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Tech companies are looking for ways that our online habits — what we post on Facebook or how often we touch our phones — shed light on our physical and emotional health.
It’s called digital phenotyping. On Point took up the subject Tuesday with New York Times technology reporter Natasha Singer.
“It's a way of examining people's interactions with digital devices, like how fast you click and scroll,” Singer told our guest host, Jane Clayson. “Are you picking up your phone in the middle of the night? Researchers and tech companies are trying to figure out if they can determine signals of health or disease in that behavior.”
For example, Facebook recently announced an algorithm that scans everyone’s posts to try to see if someone might be exhibiting signs of suicidal thoughts, Singer said. Those algorithms could flag the posts and send them up to a human to review.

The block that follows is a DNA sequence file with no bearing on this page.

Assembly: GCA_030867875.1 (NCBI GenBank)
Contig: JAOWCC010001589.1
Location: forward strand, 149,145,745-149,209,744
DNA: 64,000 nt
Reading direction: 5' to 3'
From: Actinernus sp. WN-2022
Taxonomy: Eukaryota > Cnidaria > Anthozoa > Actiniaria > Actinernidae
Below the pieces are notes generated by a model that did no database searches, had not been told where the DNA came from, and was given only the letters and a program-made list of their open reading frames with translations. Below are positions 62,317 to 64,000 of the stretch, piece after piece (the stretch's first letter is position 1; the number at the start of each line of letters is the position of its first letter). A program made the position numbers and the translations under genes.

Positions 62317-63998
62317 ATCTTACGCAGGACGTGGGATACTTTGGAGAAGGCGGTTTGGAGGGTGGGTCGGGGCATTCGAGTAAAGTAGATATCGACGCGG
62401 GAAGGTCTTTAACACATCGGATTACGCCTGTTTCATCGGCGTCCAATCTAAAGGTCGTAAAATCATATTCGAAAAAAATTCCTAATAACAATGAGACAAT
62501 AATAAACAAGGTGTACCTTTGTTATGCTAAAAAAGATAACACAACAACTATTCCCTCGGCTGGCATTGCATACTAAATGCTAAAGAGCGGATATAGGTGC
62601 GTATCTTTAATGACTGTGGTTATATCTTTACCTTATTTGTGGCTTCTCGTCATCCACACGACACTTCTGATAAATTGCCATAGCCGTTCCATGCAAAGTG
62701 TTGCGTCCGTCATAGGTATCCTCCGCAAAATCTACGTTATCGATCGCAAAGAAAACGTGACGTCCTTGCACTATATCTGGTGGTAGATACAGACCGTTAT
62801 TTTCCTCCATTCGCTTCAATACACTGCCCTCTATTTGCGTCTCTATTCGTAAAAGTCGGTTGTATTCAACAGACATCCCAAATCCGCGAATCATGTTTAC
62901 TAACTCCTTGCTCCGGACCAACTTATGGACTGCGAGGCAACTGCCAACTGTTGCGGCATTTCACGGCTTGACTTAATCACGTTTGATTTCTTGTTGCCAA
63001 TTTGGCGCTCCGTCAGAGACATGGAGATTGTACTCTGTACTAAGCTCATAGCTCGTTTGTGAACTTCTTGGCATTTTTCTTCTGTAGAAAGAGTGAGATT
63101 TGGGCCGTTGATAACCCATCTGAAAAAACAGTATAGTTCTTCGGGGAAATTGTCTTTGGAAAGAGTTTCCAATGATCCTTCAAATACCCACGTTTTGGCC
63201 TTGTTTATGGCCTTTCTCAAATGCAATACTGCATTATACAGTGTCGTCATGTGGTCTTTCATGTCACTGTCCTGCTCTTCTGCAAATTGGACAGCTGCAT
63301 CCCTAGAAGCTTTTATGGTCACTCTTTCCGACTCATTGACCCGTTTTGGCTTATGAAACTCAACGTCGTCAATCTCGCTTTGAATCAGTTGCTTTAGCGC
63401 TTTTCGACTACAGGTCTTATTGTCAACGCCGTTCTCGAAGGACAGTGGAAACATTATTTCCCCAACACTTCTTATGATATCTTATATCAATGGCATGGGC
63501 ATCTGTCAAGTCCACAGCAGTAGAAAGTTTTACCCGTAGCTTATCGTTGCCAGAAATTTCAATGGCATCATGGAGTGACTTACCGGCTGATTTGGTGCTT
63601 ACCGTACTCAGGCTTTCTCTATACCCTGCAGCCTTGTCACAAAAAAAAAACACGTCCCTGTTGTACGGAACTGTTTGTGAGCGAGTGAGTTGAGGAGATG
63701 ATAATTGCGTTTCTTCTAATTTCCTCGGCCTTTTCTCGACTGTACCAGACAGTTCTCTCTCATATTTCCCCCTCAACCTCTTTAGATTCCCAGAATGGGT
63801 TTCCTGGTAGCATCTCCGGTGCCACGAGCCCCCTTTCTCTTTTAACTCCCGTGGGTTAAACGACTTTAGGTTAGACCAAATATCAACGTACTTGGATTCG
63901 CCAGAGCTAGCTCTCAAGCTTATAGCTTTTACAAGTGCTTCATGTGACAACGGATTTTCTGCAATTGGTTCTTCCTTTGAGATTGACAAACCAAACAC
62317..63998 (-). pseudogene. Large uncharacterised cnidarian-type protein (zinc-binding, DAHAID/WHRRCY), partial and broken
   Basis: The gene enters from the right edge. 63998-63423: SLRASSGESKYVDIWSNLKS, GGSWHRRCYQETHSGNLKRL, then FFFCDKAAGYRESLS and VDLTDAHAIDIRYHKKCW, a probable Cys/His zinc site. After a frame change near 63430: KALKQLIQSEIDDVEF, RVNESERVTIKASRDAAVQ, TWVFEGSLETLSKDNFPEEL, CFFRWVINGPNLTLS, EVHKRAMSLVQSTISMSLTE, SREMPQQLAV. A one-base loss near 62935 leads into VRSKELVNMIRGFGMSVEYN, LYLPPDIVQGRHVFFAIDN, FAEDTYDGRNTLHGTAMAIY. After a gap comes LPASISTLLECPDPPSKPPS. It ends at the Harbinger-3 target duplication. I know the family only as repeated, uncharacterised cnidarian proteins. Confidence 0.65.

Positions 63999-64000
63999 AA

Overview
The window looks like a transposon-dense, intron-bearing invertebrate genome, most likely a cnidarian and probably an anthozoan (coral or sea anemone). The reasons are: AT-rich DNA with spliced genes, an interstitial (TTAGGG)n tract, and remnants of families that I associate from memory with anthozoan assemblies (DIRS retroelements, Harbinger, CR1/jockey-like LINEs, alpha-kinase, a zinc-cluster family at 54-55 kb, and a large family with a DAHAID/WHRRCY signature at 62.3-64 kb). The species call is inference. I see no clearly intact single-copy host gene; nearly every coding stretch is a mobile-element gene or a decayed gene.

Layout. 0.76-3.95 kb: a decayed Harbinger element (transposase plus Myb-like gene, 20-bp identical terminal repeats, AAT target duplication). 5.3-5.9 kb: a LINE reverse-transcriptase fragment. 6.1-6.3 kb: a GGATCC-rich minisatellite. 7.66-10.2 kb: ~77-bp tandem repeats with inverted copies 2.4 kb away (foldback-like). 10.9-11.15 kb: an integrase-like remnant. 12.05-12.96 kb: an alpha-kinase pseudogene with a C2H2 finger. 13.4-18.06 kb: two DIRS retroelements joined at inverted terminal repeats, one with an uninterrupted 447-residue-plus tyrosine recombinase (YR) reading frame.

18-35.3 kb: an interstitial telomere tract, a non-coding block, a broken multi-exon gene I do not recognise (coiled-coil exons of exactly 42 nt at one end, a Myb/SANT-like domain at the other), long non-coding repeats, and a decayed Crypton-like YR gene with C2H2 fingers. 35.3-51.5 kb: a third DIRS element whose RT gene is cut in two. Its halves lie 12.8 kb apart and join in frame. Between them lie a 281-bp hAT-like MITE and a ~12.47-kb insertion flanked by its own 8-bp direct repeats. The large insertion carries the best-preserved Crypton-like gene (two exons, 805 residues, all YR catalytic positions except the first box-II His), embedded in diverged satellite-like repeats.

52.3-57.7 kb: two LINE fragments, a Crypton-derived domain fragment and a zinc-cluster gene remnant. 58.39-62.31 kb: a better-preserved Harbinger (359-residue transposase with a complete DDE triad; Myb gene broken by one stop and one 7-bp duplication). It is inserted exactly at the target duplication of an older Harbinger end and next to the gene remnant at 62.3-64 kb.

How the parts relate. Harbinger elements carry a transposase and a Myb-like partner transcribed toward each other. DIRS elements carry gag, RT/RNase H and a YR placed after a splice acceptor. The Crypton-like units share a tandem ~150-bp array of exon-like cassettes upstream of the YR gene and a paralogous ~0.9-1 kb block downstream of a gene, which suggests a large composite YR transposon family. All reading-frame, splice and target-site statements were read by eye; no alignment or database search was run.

Along with the promise, there are some ethical dilemmas, she pointed out. You can only opt out of the service by opting out of Facebook entirely.
“There’s no question that they're trying to do good,” Singer said. “The problem is just a larger issue which is, once you have tech companies implementing unilateral suicide detection or algorithms, then they can also very easily develop Alzheimer's detection algorithms or depression detection algorithms or addiction detection algorithms, and also say that we are doing this for good. And it becomes very surveillance and Big Brother.”
From The Reading List:
New York Times: How Companies Scour Our Digital Lives For Clues To Our Health — "Your digital footprint — how often you post on social media, how quickly you scroll through your contacts, how frequently you check your phone late at night — could hold clues to your physical and mental health."
This segment aired on February 27, 2018.
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